Harvey Weinstein’s sexual-assault trial in Manhattan is currently scheduled for May 6, his lawyers said in court papers filed Monday.
This news of a potential trial date in Weinstein’s sexual-assault case, in which he faces five counts for allegedly nonconsensual encounters with two women, comes slightly more than two weeks after the judge overseeing the case rejected his push for dismissal.
During a brief court proceeding on December 20 where Justice James Burke made this decision, a pretrial conference was also scheduled for March 7. At the time, there was no mention of a trial date.
Shortly after Burke issued this decision, Weinstein lawyer Ben Brafman said “I think we will fairly soon” in reference to going to trial.
“We intend to vigorously defend this case to the best of our ability. We remain confident despite the court’s ruling today, that ultimately at a trial of this case Mr. Weinstein will be completely exonerated,” said Brafman, who’s representing him in the criminal proceeding.
When asked about the date, a spokesman for the New York State courts said “an early May trial date has been discussed, however it is tentative and unofficial.”
The May 6 trial date was released in filings for several Manhattan Federal Court civil lawsuits against Weinstein released Monday night.
Weinstein wants a Manhattan Federal Court judge to put these lawsuits on hold until the conclusion of his criminal case, maintaining that information revealed in litigation could damage his chance for a fair criminal trial.
“Not only is Mr. Weinstein under indictment, his trial is scheduled for May 6, 2019. Mr. Weinstein and his counsel will be fully engaged in preparing for what will be a closely watched trial that will last six weeks from jury selection through verdict,” his civil lawyers wrote in a Manhattan Federal Court filing. “It would be an overwhelming burden for Mr. Weinstein to have to litigate this case at great risk to his right against self-incrimination and at the expense of his time and efforts to prepare for criminal trial.”
While these lawyers did give a specific date, court dates are routinely postponed and rescheduled, meaning there is absolutely no guarantee Weinstein will go before a jury this spring.
The Manhattan District Attorney’s Office declined to comment on the date, saying “unfortunately we’re not authorized by the court to confirm this at this time.”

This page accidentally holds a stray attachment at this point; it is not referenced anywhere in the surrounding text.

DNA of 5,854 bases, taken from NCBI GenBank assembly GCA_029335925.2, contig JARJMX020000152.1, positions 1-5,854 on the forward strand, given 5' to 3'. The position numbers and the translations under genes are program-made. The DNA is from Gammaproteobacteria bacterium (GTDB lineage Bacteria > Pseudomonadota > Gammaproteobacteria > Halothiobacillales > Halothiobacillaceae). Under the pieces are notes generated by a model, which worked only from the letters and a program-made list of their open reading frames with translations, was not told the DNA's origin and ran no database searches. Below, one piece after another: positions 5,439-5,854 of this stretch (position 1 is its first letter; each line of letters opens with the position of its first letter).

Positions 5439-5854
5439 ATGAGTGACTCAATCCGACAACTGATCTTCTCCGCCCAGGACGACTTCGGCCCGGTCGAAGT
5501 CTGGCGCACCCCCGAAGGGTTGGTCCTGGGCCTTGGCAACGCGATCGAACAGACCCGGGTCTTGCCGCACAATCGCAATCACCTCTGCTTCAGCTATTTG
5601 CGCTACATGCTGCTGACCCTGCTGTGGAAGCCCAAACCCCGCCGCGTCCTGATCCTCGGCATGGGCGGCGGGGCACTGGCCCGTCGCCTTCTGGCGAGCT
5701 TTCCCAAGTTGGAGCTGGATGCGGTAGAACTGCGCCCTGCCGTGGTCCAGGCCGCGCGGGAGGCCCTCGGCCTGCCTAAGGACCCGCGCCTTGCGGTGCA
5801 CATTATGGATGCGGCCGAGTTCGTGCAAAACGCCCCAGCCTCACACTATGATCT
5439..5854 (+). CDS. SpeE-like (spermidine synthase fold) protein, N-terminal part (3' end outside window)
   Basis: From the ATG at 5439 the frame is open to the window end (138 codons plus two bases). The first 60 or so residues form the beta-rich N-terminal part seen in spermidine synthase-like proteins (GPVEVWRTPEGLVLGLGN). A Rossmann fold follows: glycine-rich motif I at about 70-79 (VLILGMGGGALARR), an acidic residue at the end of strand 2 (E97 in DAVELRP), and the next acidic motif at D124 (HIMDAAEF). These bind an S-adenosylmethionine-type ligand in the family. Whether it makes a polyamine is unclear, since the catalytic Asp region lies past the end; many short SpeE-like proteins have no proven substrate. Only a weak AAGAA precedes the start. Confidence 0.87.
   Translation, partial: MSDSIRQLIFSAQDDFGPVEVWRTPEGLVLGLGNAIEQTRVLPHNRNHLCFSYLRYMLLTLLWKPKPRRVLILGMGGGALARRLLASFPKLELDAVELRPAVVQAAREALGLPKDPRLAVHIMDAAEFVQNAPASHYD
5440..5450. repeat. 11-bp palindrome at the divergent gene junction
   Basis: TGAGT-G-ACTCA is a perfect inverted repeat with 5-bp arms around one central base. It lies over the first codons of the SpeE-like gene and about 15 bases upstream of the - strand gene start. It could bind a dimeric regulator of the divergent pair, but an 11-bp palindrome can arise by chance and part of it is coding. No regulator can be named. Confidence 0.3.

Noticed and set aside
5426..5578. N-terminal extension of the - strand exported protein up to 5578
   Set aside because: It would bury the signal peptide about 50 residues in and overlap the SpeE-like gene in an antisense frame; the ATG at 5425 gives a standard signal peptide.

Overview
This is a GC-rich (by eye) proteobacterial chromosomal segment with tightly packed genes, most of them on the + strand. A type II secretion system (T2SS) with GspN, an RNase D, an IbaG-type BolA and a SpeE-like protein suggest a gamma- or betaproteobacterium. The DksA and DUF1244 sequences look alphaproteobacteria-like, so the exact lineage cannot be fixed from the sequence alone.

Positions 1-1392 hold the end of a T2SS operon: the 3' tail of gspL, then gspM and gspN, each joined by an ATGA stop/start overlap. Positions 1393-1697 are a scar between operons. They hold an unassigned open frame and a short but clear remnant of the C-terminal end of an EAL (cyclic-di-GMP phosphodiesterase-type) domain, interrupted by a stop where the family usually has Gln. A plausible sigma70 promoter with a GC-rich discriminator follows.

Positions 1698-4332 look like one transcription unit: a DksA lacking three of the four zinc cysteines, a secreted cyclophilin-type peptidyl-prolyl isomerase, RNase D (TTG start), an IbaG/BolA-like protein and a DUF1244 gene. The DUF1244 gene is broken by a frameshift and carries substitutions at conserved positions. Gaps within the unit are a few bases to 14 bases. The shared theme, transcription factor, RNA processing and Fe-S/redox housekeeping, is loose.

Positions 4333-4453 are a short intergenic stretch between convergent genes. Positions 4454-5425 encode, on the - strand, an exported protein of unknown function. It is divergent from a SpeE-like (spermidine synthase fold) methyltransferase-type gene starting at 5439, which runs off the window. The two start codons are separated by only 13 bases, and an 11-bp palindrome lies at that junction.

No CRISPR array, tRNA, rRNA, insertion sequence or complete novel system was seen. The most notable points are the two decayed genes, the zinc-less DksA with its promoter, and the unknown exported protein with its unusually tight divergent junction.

While Weinstein is fighting his criminal case and these civil lawsuits, he’s also having to battle several insurers who don’t want to pay his legal fees.
In a lawsuit with Travelers Casualty and Surety Company, Weinstein accused the insurer of wrongly refusing to fork over money.
“Mr. Weinstein has suffered from Travelers’ improper decisions,” Weinstein’s lawyers wrote in a December 7 Manhattan Supreme Court filing. “He has been forced to fend for himself in defending against the Underlying Claims.”
“Notably, while Mr. Weinstein has been marshaling his own personal resources to defend against the Underlying Claims, Travelers ran to this Court to sue him — this time declaration of noncoverage,” Weinstein’s lawyers also maintained. “In other words, Travelers abandoned any pretense of fair claims processing and, instead, refocused its energies on miring Mr. Weinstein in a coverage battle in New York …”
Weinstein also said in this filing that after numerous women came forward with allegations of sexual impropriety and assault against him, “overnight, Mr. Weinstein became a pariah. His denials of liability became background noise, lost in the international uproar that followed.”
“Hollywood also turned its back” on him, he claimed.
Manhattan prosecutors had initially accused Weinstein of forced encounters with three women: Lucia Evans, Mimi Haleyi, and an unidentified third woman.
By July, they had hit him with charges of rape in the first and third degrees, two counts of criminal sexual act in the first degree, and two counts of predatory sexual assault.
The count related to Evans was dropped after prosecutors revealed that a witness statement undermined her allegation that Weinstein forced her into oral sex in 2004.
Prosecutors also revealed that the main detective on the case at the time, Nicholas DiGaudio, kept this information from them.